This, I think, may make death desirable to the godly; then the Lord will complete the graces of His children! They shall be as holy as they desire to be, and as holy as God would have them to be! How will God’s jewels sparkle–when they shall be without flaws! In that day of death when God makes up his jewels, the saints light will be clear, and their love will be perfect!

Their light will be clear. They shall be so divinely irradiated, that they shall know the “deep things of God”. They shall in this sense be “as the angels” (Matt. 22:30). Their faculty of thought shall be raised higher and made more capacious! Through the crystal glass of Christ’s human nature, the saints shall have glorious transparent sights of God! They shall know as they are known (1 Cor. 13:12); a riddle too mysterious for us mortals, if not for angels, to expound!

In that day the saints love will be perfect. Love is the queen of the graces—it outlives all the other graces. In this life, our love to God is lukewarm and sometimes frozen. A believer weeps that he can love God no more. But at the day of death, when God makes up his jewels—then the saints’ love shall be seraphic! The spark of love shall be blown up into a pure flame! The saints shall love God—as much as they desire! They shall love him superlatively and without defect—they shall be made up wholly of love. Oh, blessed day of death! When God shall make up his jewels, the saints graces shall shine forth in their meridian splendor!

Secondly, God makes up his jewels at the day of the RESURRECTION. Then he makes the saints bodies perfect. These, like sparkling diamonds, shall shine in glory! At the resurrection God is said to change the bodies of the saint, “He will take these weak mortal bodies of ours and change them into glorious bodies like his own!” (Phil. 3:21). How will he change them? Not that they shall be other bodies than they were before. The substance of their bodies shall not be changed—but the qualities. As wool, when it is dyed into a purple color, is not altered in the substance—but in the quality, and is made more illustrious. Just so, God in making up his jewels, will cause a greater resplendency in the saints bodies than before.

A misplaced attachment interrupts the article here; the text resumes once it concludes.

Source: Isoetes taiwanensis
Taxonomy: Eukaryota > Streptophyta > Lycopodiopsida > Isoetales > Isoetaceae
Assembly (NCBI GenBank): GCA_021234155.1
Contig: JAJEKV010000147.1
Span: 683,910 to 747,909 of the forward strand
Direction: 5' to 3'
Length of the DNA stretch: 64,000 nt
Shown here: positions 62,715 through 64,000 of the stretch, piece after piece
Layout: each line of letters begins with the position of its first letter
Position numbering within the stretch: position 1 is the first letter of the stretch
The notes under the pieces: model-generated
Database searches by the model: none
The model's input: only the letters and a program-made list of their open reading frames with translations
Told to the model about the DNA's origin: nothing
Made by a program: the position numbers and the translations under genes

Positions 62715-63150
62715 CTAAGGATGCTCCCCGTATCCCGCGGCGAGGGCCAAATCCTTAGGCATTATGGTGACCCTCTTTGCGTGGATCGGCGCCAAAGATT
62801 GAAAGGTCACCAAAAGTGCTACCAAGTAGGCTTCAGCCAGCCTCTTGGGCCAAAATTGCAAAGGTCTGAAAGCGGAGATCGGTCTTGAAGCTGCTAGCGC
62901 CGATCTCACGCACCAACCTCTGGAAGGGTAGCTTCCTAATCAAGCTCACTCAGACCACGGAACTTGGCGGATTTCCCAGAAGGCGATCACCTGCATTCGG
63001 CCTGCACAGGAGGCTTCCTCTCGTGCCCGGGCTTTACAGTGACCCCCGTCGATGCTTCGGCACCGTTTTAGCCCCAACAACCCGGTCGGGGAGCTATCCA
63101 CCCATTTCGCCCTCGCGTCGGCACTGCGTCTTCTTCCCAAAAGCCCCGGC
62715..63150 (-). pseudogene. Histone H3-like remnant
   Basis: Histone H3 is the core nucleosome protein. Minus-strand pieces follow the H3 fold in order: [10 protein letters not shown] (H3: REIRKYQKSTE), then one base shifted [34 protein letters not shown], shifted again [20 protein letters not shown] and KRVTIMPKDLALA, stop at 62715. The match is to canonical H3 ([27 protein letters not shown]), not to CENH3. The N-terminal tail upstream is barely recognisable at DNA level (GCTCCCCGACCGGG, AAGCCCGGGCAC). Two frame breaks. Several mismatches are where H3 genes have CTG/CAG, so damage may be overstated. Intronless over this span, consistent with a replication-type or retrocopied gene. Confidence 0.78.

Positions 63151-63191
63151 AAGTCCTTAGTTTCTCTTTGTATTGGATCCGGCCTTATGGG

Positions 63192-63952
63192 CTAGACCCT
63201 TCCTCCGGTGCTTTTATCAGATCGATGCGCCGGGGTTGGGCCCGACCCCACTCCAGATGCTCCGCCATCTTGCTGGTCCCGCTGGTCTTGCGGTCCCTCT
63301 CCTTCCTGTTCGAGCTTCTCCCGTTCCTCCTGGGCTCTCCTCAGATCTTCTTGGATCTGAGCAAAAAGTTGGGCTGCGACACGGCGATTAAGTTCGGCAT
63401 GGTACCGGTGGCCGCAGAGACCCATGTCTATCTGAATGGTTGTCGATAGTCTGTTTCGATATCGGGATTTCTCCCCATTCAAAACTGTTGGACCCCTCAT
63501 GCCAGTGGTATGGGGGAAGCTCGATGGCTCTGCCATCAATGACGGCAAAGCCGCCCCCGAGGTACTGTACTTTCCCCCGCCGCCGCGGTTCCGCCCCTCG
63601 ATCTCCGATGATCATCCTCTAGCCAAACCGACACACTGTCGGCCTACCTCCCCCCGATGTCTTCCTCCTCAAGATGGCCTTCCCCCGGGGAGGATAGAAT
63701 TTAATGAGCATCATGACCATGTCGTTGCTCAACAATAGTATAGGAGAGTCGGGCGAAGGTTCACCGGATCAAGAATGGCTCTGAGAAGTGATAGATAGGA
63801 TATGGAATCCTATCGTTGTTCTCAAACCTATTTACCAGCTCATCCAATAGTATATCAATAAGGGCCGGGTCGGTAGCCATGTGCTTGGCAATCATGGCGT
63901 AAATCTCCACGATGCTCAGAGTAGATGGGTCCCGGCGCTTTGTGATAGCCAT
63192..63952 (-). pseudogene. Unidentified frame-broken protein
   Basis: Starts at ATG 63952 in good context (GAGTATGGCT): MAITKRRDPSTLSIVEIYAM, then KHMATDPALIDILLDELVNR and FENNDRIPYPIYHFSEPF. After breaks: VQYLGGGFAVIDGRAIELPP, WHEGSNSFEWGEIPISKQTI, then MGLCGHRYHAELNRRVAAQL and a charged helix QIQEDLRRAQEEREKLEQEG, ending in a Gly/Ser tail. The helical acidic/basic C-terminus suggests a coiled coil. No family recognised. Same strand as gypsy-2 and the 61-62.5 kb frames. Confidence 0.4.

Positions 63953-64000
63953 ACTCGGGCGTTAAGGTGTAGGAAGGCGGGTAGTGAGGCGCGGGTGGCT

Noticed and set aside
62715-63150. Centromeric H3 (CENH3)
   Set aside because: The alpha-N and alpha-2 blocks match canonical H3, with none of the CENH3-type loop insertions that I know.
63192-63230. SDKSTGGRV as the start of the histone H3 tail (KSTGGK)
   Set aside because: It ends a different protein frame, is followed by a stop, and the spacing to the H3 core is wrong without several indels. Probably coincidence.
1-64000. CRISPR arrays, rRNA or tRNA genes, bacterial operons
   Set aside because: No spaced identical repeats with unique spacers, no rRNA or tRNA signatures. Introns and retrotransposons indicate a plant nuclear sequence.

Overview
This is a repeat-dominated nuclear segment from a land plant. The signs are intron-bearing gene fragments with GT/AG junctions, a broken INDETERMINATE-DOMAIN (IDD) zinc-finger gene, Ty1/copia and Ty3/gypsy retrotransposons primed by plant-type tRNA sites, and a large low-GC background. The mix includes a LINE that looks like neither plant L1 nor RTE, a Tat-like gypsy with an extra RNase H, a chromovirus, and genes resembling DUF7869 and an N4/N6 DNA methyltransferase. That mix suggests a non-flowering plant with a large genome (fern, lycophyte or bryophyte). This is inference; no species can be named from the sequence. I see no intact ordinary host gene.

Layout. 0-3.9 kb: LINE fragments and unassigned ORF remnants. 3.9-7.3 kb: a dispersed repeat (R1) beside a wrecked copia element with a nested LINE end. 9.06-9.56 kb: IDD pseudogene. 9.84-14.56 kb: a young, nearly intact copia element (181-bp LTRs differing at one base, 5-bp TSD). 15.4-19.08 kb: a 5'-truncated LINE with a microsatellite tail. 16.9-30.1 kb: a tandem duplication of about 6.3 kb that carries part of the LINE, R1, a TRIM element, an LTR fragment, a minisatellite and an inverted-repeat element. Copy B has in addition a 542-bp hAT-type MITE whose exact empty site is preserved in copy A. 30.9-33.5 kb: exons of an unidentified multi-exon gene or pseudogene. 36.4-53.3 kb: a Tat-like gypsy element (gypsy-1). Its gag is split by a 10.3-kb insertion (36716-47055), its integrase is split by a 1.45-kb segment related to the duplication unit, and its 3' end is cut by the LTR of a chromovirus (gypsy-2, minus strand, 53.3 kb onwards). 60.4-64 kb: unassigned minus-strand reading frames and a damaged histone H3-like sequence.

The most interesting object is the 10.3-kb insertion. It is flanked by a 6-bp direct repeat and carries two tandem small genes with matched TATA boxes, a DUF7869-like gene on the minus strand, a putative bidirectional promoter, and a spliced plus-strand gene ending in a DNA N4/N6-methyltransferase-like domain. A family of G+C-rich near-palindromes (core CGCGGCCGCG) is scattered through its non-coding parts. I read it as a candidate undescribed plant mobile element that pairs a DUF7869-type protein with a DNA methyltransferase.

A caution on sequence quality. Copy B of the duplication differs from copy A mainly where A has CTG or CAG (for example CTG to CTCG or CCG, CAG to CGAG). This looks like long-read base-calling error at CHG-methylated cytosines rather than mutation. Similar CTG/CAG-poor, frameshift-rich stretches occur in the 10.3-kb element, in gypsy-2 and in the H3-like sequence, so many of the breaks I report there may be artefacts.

When God makes up the jewels of the saints bodies at the resurrection, they shall be perfect in four ways:

1. In amiability or sweetness of beauty. Here the bodies of the righteous are often deformed. Leah has her weak eves, and Barzillai has his lameness; but at the resurrection the bodies of the saints shall be of unspotted loveliness. And no wonder, for they shall be made like Christ’s glorious body (Phil. 3:21).

2. When God at the resurrection makes up the jewels of the saints bodies, they shall have perfection of parts. Their bodies in this world may be maimed and disfigured; but in the day of the resurrection they shall have all the parts of their bodies restored (Acts 3:21). Such as have lost an eye, shall have their eye again; such as lack a leg or an arm, shall have their arm again.

3. When God makes up the jewels of the saints bodies at the resurrection, they shall be swift and lively in their motion. Here on earth, the bodies of the saints move heavily—but then they shall be sprightly, and move rapidly from one place to another. Here the body is a weight; in heaven it shall be a wing!

4. When God makes up the jewels of the saints bodies, they shall be immortal. The body once glorified, shall never be subject to death! “For our perishable earthly bodies must be transformed into heavenly bodies that will never die!” (1 Cor. 15:53). Heaven is a healthy climate; no death-bell goes there. This mortal body shall put on immortality.

Let us labor to he in the number of God’s jewels, that when the Lord shall make up his jewels, he may perfect our souls and bodies in glory

Question: How shall we know that we are in the number of God’s jewels?

Answer: Have we holiness? “But we are washed—but we are sanctified” (1 Cor. 6:11). We are not God’s jewels by creation—but regeneration. If holiness sparkles in us—it is a sign we are God’s jewels; and then when God comes to make up his jewels, he will put glory upon our souls and bodies forever!

read the rest here

a hymn

Afflictions, though they seem severe;
In mercy oft are sent;
They stopped the prodigal’s career,
And forced him to repent.

Although he no relentings felt
Till he had spent his store;
His stubborn heart began to melt
When famine pinched him sore.

“What have I gained by sin, he said,
But hunger, shame, and fear;
My father’s house abounds with bread,
While I am starving here.

I’ll go, and tell him all I’ve done,
And fall before his face
Unworthy to be called his son,
I’ll seek a servant’s place.”

His father saw him coming back,
He saw, and ran, and smiled;
And threw his arms around the neck
Of his rebellious child.